6th Floor, Woodrow Wilson Center

Insights on Ending Famines, Creating Food Security, and Fostering Thriving Livelihoods in a Changing World

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Webcast Recap

The effects of climate change combined with breakdowns in governance are leading to food insecurity “on a scale that we’ve rarely seen,” said Alex de Sherbinin, associate director of Columbia University’s Center for International Earth Science Information Network, at the Wilson Center on January 26.

Last year government and non-government organizations committed the largest outlay of humanitarian assistance ever. Yet the unmet need was also the largest ever, said Richard Choularton, a senior associate at Tetra Tech.

There is a “yawning gap” between need and capacity, said Dan Maxwell, acting director of the Feinstein International Center at Tufts University.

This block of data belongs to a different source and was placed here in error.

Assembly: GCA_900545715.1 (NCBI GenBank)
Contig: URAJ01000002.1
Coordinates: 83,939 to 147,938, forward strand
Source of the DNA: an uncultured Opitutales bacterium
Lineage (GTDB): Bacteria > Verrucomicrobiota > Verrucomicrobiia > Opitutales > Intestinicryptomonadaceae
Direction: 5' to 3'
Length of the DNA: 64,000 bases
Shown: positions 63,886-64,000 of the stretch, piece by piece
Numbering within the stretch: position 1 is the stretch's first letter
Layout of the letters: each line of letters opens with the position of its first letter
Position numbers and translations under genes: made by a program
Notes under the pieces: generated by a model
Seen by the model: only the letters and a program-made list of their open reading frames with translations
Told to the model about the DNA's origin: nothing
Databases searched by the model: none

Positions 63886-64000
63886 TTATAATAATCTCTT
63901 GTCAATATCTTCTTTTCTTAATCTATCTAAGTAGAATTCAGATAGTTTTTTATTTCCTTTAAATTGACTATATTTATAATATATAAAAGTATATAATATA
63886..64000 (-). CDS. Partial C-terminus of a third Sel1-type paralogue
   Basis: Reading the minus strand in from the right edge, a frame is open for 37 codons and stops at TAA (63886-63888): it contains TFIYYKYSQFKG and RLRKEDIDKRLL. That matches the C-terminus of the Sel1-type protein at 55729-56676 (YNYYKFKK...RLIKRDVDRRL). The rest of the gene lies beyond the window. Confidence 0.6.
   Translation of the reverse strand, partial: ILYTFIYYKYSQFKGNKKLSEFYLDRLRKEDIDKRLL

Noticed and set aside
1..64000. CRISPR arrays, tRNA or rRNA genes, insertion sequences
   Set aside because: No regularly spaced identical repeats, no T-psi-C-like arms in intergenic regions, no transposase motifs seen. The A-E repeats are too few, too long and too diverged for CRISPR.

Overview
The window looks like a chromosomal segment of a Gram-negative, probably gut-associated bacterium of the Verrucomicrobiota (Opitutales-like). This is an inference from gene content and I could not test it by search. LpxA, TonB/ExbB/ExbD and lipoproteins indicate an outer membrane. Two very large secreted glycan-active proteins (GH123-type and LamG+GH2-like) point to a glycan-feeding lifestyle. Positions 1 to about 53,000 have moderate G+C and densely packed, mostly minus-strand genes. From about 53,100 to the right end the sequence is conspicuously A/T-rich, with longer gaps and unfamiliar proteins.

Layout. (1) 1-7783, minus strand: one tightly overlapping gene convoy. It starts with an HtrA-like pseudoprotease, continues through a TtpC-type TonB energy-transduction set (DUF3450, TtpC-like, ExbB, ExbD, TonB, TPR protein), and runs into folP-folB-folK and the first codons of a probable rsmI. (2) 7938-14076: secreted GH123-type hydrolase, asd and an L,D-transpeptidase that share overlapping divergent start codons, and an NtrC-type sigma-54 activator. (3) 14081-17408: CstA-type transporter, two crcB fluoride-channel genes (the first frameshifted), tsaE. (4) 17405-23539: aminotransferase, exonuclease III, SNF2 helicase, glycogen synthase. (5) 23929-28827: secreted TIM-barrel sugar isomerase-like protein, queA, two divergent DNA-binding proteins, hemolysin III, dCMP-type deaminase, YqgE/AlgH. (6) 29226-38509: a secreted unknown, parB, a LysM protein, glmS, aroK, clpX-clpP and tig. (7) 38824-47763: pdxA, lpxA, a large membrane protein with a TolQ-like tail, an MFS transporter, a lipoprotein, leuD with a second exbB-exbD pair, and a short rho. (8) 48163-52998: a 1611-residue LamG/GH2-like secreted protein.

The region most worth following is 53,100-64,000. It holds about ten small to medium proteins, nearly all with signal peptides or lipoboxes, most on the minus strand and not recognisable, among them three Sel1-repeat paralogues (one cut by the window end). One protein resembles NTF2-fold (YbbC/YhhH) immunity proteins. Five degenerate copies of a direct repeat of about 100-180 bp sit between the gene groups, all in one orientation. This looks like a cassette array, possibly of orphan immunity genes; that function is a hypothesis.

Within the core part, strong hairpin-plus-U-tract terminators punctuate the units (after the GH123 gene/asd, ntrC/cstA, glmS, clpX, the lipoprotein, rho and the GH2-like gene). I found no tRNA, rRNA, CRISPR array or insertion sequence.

Some humanitarian emergencies are a direct result of food insecurity, like famines, while others can quickly evolve into food crises, like violent conflicts. This year, it’s estimated nearly 70 million people globally will need emergency food assistance, said Maxwell, and a further 795 million people are chronically undernourished.

A panel of experts at the Wilson Center discussed how to prevent and mitigate food insecurity in the wake of humanitarian crises, and especially how to move from early warning to early action.

Early Warning, Late Response

There is no shortage of climate, agricultural, and economic indicators available to help us understand food vulnerability, said de Sherbinin. And there are tools that can turn that data into early warning systems and help policymakers create long-term strategies.